Super Bowl TV Ads


The Super Bowl is one of the big, annual TV events in the United States and as such it draws a large number of views. As a result, those wishing to reach a broad audience and having lots of money to spend, like to advertise during the Super Bowl. In fact, for many viewers, the advertisements themselves have become part of the attraction of the event.

The pie graph we present here shows ad spending by industry category in 2003 and 2013. Clearly, the auto industry has decided that the Super Bowl is a great way to grab attention for new cars and trucks. In 2013 that industry accounted for 33% of Super Bowl ad spending, up from 7% in 2003.

Today’s market size is the total spent on TV advertisements during the Super Bowl in 2003 and in 2013. The source we link to below provides a very interesting, interactive graphic with details on each Super Bowl from 2000 through 2013 as well as links to videos of memorable advertisement broadcasts in each year.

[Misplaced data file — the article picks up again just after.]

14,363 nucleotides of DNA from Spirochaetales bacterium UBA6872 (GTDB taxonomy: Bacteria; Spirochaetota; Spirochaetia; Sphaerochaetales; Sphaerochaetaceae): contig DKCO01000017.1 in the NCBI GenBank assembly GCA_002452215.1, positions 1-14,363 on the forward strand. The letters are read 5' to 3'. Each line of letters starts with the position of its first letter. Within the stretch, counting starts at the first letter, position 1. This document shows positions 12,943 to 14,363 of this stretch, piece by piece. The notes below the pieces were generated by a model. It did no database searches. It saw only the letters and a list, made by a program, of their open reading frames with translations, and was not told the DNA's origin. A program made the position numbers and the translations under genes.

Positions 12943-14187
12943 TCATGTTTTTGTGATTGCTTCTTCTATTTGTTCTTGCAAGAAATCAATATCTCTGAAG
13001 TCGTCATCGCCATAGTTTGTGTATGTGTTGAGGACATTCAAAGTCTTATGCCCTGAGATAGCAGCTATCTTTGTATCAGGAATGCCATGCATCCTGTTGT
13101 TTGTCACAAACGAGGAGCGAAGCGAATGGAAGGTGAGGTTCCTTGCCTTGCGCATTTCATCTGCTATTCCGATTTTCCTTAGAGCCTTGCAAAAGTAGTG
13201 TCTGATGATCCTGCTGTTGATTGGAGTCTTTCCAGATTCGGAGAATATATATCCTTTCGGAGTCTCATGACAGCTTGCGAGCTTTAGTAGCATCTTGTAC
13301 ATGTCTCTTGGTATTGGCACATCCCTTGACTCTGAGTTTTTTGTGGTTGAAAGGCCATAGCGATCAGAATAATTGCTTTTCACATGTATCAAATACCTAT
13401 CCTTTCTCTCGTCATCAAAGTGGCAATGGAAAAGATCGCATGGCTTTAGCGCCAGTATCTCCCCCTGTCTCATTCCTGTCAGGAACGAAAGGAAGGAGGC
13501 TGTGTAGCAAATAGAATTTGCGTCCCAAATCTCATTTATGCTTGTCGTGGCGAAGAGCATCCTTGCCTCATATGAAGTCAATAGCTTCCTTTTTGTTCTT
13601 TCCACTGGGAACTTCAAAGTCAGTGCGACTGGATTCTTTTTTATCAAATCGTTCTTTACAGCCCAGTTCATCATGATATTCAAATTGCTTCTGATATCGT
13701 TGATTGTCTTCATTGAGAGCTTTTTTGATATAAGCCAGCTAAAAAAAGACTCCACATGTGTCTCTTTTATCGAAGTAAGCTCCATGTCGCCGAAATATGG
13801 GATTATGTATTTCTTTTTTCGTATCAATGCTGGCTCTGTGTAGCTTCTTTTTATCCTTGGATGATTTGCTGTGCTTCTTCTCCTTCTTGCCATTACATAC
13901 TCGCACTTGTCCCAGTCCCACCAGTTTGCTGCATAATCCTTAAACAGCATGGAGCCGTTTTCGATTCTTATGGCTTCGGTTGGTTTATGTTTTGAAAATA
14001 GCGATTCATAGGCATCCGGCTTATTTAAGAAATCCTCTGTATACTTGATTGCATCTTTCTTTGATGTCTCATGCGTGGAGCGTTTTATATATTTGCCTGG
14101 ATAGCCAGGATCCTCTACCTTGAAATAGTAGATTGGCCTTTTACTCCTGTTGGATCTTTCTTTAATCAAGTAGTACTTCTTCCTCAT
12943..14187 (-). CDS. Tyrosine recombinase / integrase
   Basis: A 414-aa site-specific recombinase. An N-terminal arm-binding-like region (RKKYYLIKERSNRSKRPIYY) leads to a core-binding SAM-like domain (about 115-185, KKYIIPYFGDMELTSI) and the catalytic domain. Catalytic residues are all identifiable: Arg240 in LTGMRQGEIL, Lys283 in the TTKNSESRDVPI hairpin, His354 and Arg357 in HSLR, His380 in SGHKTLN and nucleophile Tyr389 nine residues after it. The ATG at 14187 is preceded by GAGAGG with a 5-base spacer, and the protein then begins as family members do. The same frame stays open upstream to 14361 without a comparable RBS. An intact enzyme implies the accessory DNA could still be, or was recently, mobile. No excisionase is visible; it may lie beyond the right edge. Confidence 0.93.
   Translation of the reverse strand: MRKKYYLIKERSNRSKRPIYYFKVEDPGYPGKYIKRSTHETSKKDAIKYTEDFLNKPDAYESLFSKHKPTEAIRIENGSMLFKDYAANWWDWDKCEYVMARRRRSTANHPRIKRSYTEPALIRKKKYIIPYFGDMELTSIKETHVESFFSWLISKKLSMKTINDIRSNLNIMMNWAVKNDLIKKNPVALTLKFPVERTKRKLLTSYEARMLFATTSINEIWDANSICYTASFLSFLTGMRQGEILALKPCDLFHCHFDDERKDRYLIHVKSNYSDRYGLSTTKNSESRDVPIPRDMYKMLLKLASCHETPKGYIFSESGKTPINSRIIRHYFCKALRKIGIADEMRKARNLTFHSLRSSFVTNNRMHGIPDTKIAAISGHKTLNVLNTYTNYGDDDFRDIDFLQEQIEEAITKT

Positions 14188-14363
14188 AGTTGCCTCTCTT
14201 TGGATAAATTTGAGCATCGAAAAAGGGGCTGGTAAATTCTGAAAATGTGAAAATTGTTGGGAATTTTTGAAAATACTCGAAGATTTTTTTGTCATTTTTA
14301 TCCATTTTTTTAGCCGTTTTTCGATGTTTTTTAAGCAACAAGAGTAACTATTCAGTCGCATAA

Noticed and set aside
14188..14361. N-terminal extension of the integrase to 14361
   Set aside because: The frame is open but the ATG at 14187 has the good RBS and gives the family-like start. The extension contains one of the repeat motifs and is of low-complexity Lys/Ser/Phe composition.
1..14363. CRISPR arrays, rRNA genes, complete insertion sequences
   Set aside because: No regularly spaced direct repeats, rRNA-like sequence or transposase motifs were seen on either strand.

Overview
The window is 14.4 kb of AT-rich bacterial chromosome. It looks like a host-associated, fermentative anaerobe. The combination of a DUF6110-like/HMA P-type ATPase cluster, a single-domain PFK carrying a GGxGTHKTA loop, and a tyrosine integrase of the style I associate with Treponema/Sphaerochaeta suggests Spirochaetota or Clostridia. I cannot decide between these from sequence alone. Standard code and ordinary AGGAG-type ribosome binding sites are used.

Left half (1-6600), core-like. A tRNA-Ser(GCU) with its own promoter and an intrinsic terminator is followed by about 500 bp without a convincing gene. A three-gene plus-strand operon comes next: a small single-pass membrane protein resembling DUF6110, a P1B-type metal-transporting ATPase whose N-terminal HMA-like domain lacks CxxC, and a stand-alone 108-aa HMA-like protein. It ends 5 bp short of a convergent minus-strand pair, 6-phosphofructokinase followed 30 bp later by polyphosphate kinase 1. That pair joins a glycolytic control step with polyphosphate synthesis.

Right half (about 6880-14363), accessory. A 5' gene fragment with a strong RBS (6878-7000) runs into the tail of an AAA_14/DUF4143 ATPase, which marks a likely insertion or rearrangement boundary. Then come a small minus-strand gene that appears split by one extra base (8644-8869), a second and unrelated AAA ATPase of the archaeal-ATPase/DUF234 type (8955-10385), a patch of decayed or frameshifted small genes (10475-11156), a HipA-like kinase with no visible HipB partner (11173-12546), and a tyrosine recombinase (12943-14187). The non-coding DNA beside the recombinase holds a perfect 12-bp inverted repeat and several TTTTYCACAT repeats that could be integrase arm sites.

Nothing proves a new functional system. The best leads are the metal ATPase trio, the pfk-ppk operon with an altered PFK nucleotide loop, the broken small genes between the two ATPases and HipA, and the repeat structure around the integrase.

Geographic reference: United States
Year: 2003 and 2013
Market size: $130 and $292 million respectively
Source: Andrew Garcia Phillips and Willa Plank, “Super Bowl Spending Driven by Automotive Ads,” Wall Street Journal, available online here.
Original source: Kantar Media
Posted on February 5, 2014

One thought on “Super Bowl TV Ads

  1. Rather stunning. It strikes me that advertising, about 1 percent of the total economy if that, is what gets all of the attention now, what with Facebook, Twitter, and the rest…

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